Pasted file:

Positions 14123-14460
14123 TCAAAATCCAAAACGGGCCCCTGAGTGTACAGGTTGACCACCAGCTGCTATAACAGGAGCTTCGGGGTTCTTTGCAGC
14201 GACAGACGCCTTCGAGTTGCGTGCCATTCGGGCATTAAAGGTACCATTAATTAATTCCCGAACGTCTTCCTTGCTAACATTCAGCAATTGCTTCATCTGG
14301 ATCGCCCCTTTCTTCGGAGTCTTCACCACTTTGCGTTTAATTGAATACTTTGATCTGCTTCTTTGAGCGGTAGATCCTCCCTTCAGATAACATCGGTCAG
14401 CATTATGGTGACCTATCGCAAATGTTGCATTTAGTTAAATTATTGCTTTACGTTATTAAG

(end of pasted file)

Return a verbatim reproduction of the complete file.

Positions 14123-14460
14123 TCAAAATCCAAAACGGGCCCCTGAGTGTACAGGTTGACCACCAGCTGCTATAACAGGAGCTTCGGGGTTCTTTGCAGC
14201 GACAGACGCCTTCGAGTTGCGTGCCATTCGGGCATTAAAGGTACCATTAATTAATTCCCGAACGTCTTCCTTGCTAACATTCAGCAATTGCTTCATCTGG
14301 ATCGCCCCTTTCTTCGGAGTCTTCACCACTTTGCGTTTAATTGAATACTTTGATCTGCTTCTTTGAGCGGTAGATCCTCCCTTCAGATAACATCGGTCAG
14401 CATTATGGTGACCTATCGCAAATGTTGCATTTAGTTAAATTATTGCTTTACGTTATTAAG